Extensor carpi ulnaris muscle
This muscle belongs to the superficial forearm extensor group, along with anconeus, brachioradialis, extensor carpi radialis longus, extensor carpi radialis brevis, extensor digitorum and extensor digiti minimi muscles.
This article will discuss the anatomy and function of the extensor carpi ulnaris muscle.
|Lateral epicondyle of humerus, posterior border of ulna
|Base of metacarpal bone 5
|Wrist joint: Hand extension and adduction
|Posterior interosseous nerve (C7, C8)
|Radial recurrent artery, posterior interosseous artery
Origin and insertion
The extensor carpi ulnaris muscle originates from the lateral epicondyle of humerus, via the common extensor tendon, and adjacent fascia. The lateral epicondyle is a common origin for extensor carpi ulnaris, extensor digitorum, extensor carpi radialis brevis and extensor digiti minimi muscles.
Extensor carpi ulnaris comprises its most medial part. The muscle also has attachment to the posterior border of the ulna, via an aponeurosis which it shares with the flexor carpi ulnaris and flexor digitorum profundus muscles.
From its origin, the extensor carpi ulnaris muscle fibers curve inferomedially towards the ulnar side of the hand. Just proximal to the wrist, the muscle gives off a tendon that passes beneath the extensor retinaculum, through a groove on the posterior surface of the head and styloid process of ulna.
Within the retinacular space, the tendon has its own synovial sheath which presents the sixth and the most medial dorsal (extensor) compartment of the wrist. Shortly after entering the hand, the tendon passes over the dorsal surface of triquetral bone and inserts to the medial aspect of the base of metacarpal bone 5.
Extensor carpi ulnaris is the most medial muscle of the posterior forearm. At its superior attachment, the originating fibers of extensor carpi ulnaris form the most medial part of the common extensor tendon, sitting lateral only to the elbow’s anconeus muscle. As it descends down the forearm the muscle maintains this medial position. It is bounded by its counterpart in the anterior forearm, the flexor carpi ulnaris. Just above the level of the wrist, the dorsal cutaneous branch of the ulnar artery arises from between the extensor and flexor carpi ulnaris muscles.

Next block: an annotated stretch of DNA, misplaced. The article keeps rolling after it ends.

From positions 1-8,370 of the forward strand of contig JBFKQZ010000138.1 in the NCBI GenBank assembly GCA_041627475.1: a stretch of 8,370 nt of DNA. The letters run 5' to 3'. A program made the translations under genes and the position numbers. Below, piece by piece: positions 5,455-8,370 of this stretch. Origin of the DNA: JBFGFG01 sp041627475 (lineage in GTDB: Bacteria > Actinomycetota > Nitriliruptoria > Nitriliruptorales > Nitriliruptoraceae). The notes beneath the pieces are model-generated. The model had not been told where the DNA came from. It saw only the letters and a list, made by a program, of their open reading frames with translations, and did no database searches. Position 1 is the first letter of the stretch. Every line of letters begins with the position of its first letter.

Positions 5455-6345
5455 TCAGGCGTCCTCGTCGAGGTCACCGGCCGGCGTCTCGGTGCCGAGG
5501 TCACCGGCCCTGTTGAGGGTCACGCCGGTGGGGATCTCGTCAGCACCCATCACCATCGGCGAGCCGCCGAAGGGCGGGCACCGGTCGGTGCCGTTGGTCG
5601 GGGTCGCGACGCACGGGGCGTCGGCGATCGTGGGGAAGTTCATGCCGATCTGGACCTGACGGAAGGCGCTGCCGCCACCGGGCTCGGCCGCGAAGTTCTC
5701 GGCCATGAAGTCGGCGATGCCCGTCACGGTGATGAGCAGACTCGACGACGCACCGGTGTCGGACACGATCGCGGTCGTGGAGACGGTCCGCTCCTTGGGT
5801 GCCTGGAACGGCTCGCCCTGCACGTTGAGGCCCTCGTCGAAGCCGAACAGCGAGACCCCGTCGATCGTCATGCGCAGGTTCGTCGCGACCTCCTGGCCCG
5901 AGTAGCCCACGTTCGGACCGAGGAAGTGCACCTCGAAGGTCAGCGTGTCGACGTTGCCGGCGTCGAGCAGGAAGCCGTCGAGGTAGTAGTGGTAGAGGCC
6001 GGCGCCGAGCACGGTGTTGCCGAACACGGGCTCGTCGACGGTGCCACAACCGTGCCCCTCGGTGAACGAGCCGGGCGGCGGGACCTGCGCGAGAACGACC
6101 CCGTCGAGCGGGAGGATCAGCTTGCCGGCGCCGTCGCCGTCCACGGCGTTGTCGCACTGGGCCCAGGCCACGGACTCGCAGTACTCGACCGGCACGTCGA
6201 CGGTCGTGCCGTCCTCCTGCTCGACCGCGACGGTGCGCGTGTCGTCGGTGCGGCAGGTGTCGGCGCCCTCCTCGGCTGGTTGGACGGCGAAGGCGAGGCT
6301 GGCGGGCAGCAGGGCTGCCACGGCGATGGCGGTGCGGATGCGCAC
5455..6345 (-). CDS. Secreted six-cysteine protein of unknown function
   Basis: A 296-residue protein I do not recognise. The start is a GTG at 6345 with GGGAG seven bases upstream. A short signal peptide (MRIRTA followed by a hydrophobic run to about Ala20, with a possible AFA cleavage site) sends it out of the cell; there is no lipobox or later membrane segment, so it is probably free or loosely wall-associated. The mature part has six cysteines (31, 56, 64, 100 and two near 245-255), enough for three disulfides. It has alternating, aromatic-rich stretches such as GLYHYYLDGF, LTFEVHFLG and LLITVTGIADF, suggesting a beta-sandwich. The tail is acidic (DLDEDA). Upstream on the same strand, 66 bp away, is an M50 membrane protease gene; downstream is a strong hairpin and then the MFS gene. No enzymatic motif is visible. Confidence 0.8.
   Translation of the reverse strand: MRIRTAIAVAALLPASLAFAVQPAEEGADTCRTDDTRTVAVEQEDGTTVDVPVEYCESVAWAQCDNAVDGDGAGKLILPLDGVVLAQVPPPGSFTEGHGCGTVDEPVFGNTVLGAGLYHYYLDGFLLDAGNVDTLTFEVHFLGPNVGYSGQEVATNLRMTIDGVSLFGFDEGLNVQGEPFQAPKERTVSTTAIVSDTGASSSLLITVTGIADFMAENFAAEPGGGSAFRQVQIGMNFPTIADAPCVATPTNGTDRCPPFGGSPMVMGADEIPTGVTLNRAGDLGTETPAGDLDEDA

Extensor carpi ulnaris is innervated by the posterior interosseous nerve (C7, C8), a branch of the deep division of the radial nerve. The radial nerve stems from the posterior cord of the brachial plexus.
The oblique course of extensor carpi ulnaris orientates its direction of pull posterolaterally, meaning that its contraction results with a combined extension and adduction (ulnar deviation) of the hand.
Working together with extensor carpi radialis brevis and extensor carpi radialis longus, the extensor carpi ulnaris muscle contributes to a balanced extension of wrist without deviating the hand in the transverse plane. This action is important for activities of the hand, such as strongly clenching a fist or making a power grip. In this process, extension of the wrist blocks the forearm flexors from on acting upon it. Instead, these flexors remain able to act solely on the digits, flexing them to produce an effective grip such as that seen in a tennis backhand.
Similarly, synergistic action of flexor carpi ulnaris and extensor carpi ulnaris results in balanced adduction (ulnar deviation) of the hand at the wrist. That is, adduction without added flexion or extension. This action is necessary for processes like hammering, throwing, golfing and swinging a baseball bat. Extensor carpi ulnaris also contributes to the stability of the distal radioulnar joint.
Test your knowledge on the extensors of the forearm with this quiz.
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